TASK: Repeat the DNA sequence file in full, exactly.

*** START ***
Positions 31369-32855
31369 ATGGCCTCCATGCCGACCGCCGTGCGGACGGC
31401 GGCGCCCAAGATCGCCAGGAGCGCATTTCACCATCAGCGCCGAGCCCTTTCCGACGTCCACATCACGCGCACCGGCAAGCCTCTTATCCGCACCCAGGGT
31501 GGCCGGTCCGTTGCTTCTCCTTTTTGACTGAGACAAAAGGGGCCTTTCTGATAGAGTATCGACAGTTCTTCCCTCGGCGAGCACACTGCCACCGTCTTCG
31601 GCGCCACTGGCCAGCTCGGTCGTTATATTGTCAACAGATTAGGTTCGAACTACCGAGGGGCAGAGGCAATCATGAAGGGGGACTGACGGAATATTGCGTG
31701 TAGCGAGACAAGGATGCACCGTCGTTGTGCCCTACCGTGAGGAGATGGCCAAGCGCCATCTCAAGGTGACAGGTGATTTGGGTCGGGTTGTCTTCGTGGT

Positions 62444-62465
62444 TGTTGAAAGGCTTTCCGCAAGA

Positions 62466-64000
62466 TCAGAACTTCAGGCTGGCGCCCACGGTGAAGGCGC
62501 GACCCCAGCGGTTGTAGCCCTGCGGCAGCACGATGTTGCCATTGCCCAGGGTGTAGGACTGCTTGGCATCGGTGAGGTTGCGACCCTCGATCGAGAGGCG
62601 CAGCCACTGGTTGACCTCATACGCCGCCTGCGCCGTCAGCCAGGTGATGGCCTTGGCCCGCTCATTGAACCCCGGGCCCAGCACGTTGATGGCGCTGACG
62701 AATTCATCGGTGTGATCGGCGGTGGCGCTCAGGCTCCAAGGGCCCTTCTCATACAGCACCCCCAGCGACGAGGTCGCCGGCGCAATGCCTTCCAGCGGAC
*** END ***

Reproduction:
Positions 31369-32855
31369 ATGGCCTCCATGCCGACCGCCGTGCGGACGGC
31401 GGCGCCCAAGATCGCCAGGAGCGCATTTCACCATCAGCGCCGAGCCCTTTCCGACGTCCACATCACGCGCACCGGCAAGCCTCTTATCCGCACCCAGGGT
31501 GGCCGGTCCGTTGCTTCTCCTTTTTGACTGAGACAAAAGGGGCCTTTCTGATAGAGTATCGACAGTTCTTCCCTCGGCGAGCACACTGCCACCGTCTTCG
31601 GCGCCACTGGCCAGCTCGGTCGTTATATTGTCAACAGATTAGGTTCGAACTACCGAGGGGCAGAGGCAATCATGAAGGGGGACTGACGGAATATTGCGTG
31701 TAGCGAGACAAGGATGCACCGTCGTTGTGCCCTACCGTGAGGAGATGGCCAAGCGCCATCTCAAGGTGACAGGTGATTTGGGTCGGGTTGTCTTCGTGGT

Positions 62444-62465
62444 TGTTGAAAGGCTTTCCGCAAGA

Positions 62466-64000
62466 TCAGAACTTCAGGCTGGCGCCCACGGTGAAGGCGC
62501 GACCCCAGCGGTTGTAGCCCTGCGGCAGCACGATGTTGCCATTGCCCAGGGTGTAGGACTGCTTGGCATCGGTGAGGTTGCGACCCTCGATCGAGAGGCG
62601 CAGCCACTGGTTGACCTCATACGCCGCCTGCGCCGTCAGCCAGGTGATGGCCTTGGCCCGCTCATTGAACCCCGGGCCCAGCACGTTGATGGCGCTGACG
62701 AATTCATCGGTGTGATCGGCGGTGGCGCTCAGGCTCCAAGGGCCCTTCTCATACAGCACCCCCAGCGACGAGGTCGCCGGCGCAATGCCTTCCAGCGGAC